by its very nature, puts us in opposition to the current regime, no matter
who's in charge – so we get to ride the rising wave of opposition, whether
it be from the Right or the Left.
This really underscores the unique nature of our mission, which is to build
a movement that transcends the outmoded categories of "Left" and
"Right," a single-issue anti-interventionist coalition that opposes
the rise of empire and seeks to restore our old republic.
We have made progress over the years, thanks entirely to the support of our
readers. We face the future confident that we've made a difference, and that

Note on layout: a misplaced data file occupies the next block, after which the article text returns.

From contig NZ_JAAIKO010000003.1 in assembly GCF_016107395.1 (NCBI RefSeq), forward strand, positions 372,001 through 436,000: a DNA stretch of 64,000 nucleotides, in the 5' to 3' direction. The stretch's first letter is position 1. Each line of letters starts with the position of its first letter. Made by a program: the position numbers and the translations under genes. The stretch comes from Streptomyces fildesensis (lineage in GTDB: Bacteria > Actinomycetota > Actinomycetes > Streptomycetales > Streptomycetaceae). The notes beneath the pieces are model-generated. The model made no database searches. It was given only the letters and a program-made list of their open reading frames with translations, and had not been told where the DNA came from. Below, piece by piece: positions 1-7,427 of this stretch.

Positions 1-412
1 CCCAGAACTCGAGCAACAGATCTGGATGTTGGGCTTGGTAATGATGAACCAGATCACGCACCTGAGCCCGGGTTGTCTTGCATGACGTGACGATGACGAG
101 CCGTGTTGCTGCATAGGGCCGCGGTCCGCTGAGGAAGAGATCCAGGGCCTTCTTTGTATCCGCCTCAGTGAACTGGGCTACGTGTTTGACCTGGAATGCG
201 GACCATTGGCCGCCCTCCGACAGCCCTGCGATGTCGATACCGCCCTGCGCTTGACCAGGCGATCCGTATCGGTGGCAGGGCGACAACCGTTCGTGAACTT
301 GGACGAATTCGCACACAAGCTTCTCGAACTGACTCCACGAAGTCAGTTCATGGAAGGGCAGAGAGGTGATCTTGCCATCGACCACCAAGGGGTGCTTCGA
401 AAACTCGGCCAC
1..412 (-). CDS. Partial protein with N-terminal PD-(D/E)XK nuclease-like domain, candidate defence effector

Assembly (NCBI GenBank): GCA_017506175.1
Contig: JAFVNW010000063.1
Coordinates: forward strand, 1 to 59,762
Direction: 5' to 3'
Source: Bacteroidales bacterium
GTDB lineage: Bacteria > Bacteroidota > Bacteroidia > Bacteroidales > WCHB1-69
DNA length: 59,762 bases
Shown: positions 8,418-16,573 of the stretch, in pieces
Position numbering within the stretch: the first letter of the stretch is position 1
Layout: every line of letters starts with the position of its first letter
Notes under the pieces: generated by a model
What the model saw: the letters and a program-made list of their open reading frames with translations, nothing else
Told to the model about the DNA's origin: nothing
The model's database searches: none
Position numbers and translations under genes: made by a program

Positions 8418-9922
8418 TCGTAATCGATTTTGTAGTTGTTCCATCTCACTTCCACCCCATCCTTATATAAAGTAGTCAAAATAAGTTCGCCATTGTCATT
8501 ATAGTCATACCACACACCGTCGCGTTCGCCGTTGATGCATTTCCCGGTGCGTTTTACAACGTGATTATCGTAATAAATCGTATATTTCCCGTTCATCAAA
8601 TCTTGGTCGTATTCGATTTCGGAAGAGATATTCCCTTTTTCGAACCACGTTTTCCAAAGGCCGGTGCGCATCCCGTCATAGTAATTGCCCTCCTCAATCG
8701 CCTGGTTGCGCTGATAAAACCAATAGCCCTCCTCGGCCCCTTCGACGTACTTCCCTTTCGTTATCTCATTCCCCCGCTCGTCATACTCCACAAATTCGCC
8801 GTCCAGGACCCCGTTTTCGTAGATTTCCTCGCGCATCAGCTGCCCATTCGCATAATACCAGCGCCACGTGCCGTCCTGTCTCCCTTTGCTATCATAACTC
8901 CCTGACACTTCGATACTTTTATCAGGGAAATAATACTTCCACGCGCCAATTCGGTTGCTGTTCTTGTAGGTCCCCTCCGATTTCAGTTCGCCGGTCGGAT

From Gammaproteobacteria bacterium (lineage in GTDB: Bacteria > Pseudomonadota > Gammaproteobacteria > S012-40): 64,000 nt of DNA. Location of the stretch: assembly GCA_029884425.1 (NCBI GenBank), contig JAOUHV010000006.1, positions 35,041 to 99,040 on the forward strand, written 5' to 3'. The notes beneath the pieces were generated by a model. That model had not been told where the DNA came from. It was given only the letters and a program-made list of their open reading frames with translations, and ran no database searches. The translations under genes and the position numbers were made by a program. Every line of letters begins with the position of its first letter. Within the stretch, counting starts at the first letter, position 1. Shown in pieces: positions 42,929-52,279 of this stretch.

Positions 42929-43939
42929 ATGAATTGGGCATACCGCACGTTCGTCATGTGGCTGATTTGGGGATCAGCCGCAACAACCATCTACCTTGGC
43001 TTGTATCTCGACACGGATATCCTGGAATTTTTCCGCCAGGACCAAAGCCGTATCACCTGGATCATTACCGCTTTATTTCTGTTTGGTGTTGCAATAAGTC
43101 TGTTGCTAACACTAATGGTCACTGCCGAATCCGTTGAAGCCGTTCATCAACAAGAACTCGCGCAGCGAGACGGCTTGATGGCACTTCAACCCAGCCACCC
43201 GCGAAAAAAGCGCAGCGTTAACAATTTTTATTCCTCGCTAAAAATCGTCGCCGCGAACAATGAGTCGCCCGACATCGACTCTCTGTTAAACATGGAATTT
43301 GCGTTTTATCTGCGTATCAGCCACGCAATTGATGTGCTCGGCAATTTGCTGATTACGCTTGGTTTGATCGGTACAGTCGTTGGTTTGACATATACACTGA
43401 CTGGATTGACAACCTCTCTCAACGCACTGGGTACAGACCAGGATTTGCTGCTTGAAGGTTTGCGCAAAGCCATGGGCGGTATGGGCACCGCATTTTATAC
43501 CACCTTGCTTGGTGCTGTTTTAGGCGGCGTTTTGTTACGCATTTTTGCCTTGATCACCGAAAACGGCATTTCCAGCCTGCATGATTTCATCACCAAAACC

we can count on your continued support.
Every nonprofit institution is facing a dire situation in these hard times,
but we've made a lot of friends over the years, and we trust that they'll be
there for us, as they have in the past.
While uncertainty is part of life, this I know for sure: we here at Antiwar.com
have stood on the watchtower, for all these years, warning our readers of coming
dangers that all too often proved prophetic. We've proved our value, time and
again, as the premier news site covering international affairs.
Our success is due to the fact that we've been a force for independent journalism,
loyal not to any faction or party, but to the truth, the facts, the real
news they don't want you to know about. We've kept our vim and vigor and never
fallen prey to partisan politics and loyalties. That's what the corporate model
can't duplicate, no matter how hard they try – and that's what keeps us going,
in spite of everything.